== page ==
Leakegate: Leake misrepresents Bruce Hood

Via PZ Myers I find Bruce M Hood's story of how Jonathan Leake misrepresented Hood's work:

Well, what did I expect? A fair representation in the press and a balanced view from commentators? Come off it. ...

First, most of the articles in the press are based on the original article in The Sunday Times by Jonathan Leake and Andrew Sniderman. Jonathan did have the courtesy to phone me on Friday afternoon to talk about the piece. He had not read the book but had a copy of SuperSense sent to him. I thought I made my position relatively clear as we discussed the evidence and studies that indicate that we are born with brains to seek out patterns and infer hidden mechanisms, forces and entities. That does not make me either religious or a religious apologist. ...

In fact, I categorically said that religions were cultural constructs as Richard Dawkins had proposed.

Jonathan thanked me and said that he would run the piece past me on Saturday for my approval. He didn't.

As Saturday night passed, I thought that they had probably decided to drop the piece as it did not fit with the simple "Born to Believe in God" angle that he wanted to push when we initially spoke. So imagine my horror to read the title of the piece in the Sunday Times. ["We are born to believe in God"] ...

The problem was compounded the following day with pieces in "The Daily Mail" and "The Daily Telegraph" regurgitating new versions of the story with added insertions. And so on.... like Chinese whispers the story has become distorted with individuals adding their own interpretations and agendas.

Sound familiar? It's exactly what's happening with Leake and climate science. Leake misrepresents the science and writes a bogus story, which is then mindlessly copied by other British papers.

More like this

I have to say that Jonathan did respond to my initial complaint and allowed me to print an update accurate article online so I thought the Times dealt with situation appropriately.

@Bruce Hood: oh, how nice. It should not have happened in the first place! As you indicate yourself, the story then went forward. Did all media outlets correct the story? I'm guessing not.

Whilst certainly something is better than nothing, perhaps another pertinent question is whether they('ve) agreed to an equally prominent reply/retraction in the print form. I daresay more saw the print version than did the online version (print circulation figures likely to be >1,000,000).

And Marco has a point about the wider distribution of falsehood. Presumably you'd have to chase each paper independently. That's a few hundred thousand more wrong impressions to be taken away and disseminated more widely. Shit, rather notoriously, sticks.


What do you think the ideal level of regurgitated blogspam in the blogosphere would be?

( ) No spam! Spam must die! We High Priests of the Marxist Anti-Spam Religion are hopping onto the Anti-Spam Pork-Barrel Bandwagon because our Pope AL BORE GORE has decided that Spam Is Bad!

( ) The more spam, the merrier! Spam is freedom! People are calling spammers names merely because they dare to voice a dissenting opinion. Remember, we fought WWII so that spammers can have the right to spam!

( ) The debate about spam has become polarized. As the Honest Broker in the debate, I say that the blogosphere needs moderate amounts of regurgitated blogspam.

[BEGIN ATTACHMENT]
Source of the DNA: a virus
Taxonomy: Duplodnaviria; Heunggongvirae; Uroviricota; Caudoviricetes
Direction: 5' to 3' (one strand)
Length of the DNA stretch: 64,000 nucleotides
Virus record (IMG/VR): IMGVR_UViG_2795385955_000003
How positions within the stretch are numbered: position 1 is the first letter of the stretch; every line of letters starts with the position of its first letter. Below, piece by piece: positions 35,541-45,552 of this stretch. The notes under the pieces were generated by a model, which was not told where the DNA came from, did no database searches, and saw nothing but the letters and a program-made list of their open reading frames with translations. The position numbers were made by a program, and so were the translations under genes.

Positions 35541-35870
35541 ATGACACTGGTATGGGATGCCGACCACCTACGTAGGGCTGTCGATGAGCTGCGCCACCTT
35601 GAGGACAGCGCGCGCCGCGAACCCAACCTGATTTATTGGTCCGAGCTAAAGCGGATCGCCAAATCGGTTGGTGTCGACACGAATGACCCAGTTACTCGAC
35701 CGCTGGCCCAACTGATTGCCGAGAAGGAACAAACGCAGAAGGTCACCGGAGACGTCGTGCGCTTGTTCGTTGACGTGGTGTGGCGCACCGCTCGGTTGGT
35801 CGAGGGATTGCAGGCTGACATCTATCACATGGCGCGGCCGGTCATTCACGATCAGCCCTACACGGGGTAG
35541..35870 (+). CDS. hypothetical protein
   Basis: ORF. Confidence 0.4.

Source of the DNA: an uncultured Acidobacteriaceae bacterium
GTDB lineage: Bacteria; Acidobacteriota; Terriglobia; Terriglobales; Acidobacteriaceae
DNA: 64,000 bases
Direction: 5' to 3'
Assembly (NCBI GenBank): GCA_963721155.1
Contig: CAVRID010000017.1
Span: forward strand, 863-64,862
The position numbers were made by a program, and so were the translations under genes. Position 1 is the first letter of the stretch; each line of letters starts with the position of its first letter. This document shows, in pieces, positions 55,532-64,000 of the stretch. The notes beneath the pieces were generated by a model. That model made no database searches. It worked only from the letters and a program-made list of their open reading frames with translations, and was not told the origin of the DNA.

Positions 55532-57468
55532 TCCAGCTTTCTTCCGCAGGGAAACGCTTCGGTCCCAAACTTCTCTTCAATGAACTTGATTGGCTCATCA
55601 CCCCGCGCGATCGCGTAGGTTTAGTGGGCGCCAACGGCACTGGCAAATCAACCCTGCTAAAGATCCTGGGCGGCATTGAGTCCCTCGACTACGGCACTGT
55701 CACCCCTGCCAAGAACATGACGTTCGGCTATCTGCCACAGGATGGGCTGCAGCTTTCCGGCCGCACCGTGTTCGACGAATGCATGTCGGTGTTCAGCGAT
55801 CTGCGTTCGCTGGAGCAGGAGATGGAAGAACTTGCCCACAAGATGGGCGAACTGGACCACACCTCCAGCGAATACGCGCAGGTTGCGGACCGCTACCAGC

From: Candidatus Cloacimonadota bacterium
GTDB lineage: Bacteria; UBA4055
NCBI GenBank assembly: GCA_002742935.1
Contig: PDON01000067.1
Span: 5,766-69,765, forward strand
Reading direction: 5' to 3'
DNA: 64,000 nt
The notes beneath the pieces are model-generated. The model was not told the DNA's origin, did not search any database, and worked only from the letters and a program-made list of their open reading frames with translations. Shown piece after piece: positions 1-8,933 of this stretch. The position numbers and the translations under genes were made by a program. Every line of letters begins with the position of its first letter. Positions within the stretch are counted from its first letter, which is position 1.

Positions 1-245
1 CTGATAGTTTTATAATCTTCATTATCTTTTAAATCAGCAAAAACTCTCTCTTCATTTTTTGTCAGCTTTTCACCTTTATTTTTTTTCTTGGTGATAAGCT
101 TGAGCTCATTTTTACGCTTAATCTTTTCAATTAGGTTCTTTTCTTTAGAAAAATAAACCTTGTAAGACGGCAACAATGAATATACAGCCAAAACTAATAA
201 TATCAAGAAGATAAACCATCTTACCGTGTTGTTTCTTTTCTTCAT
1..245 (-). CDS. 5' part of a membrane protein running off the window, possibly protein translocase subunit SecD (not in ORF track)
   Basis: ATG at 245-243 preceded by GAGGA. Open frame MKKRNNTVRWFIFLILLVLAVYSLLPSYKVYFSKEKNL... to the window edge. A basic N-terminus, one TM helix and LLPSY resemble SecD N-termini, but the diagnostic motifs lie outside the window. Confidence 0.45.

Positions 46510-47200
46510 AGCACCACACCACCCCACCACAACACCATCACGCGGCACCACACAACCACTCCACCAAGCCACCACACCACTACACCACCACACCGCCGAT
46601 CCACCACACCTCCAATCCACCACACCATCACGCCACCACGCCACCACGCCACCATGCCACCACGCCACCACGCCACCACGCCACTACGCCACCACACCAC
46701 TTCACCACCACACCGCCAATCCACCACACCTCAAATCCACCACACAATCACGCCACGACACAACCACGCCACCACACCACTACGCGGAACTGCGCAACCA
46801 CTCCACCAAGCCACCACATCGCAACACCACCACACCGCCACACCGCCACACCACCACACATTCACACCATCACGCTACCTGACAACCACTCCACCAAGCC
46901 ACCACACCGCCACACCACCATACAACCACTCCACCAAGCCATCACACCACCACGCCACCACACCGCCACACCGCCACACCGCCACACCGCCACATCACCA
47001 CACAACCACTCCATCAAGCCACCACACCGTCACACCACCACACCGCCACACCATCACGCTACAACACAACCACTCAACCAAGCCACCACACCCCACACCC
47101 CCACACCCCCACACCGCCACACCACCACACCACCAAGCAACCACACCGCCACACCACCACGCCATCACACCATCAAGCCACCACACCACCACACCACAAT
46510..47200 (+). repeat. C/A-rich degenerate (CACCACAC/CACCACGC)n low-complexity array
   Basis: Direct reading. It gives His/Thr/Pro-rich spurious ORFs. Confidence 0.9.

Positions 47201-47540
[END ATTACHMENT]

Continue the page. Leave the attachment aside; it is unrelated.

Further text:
* * *

Back to the post topic: here's the best illustration I found of the problem of journalistic agnotology.

One of the many denialist spin/smear tactics is to raise "calls for resignation".

It works like this. As a bog standard commenter, I call for Leakes resignation like so:

Leake should resign following these revelations!

Now in future on this subject you can print that there have been "calls for Leakes resignation" following Leakegate.

Cthulhu is right (#8). Some similar sleights of hand:

"Senior scientist warns instances of fiddler's elbow could reach 300,000" (trans: I am not interested in ranges, only upper limits).

"Doubts have been raised" (trans: I have raised doubts).

"Many decent hardworking Australians believe" (trans: I am decent, hard-working and Australian, and I believe it really strongly).

"Threat of fiddler's elbow grossly overexaggerated" (trans: they DEFINTELY told me 300,000 cases).

Result - journalist/columnist maintains moral authority throughout, regardless of position, and doctors are accused of being in on a communist plot to raise taxes on fiddles.

My least favourite journalistic trope is the dreaded "scientists think". This just fosters the absurd notion of some kind of collective knowledge, without any indication of exactly how many scientists think something or whether said scientists are even working in a relevant field.

To take an example, you can get something like "scientists think that the earth's temperature could rise as much as X degrees C in the next 100 years", when they had taken the upper estimate from a small study with big error bars. When someone points out that this was being excessively pessimistic, that just fosters accusations of alarmism. The reality, of course, is that the alarmism is all the journalists' in this case.

@Bruce Hood: Lesson here is that people should complain; it's actually quite sad how many scientists don't when they are misquoted. I'm sure they have their reasons but a British newspaper journalists' career is spent working out what they can and can't get away with saying and people taking it lying down only encourages what we've been seeing lately.

I'm thinking the CO2 level is around 20000-30000 ppm in your immediate vicinity. Oh, and you should have a 50000+ choice.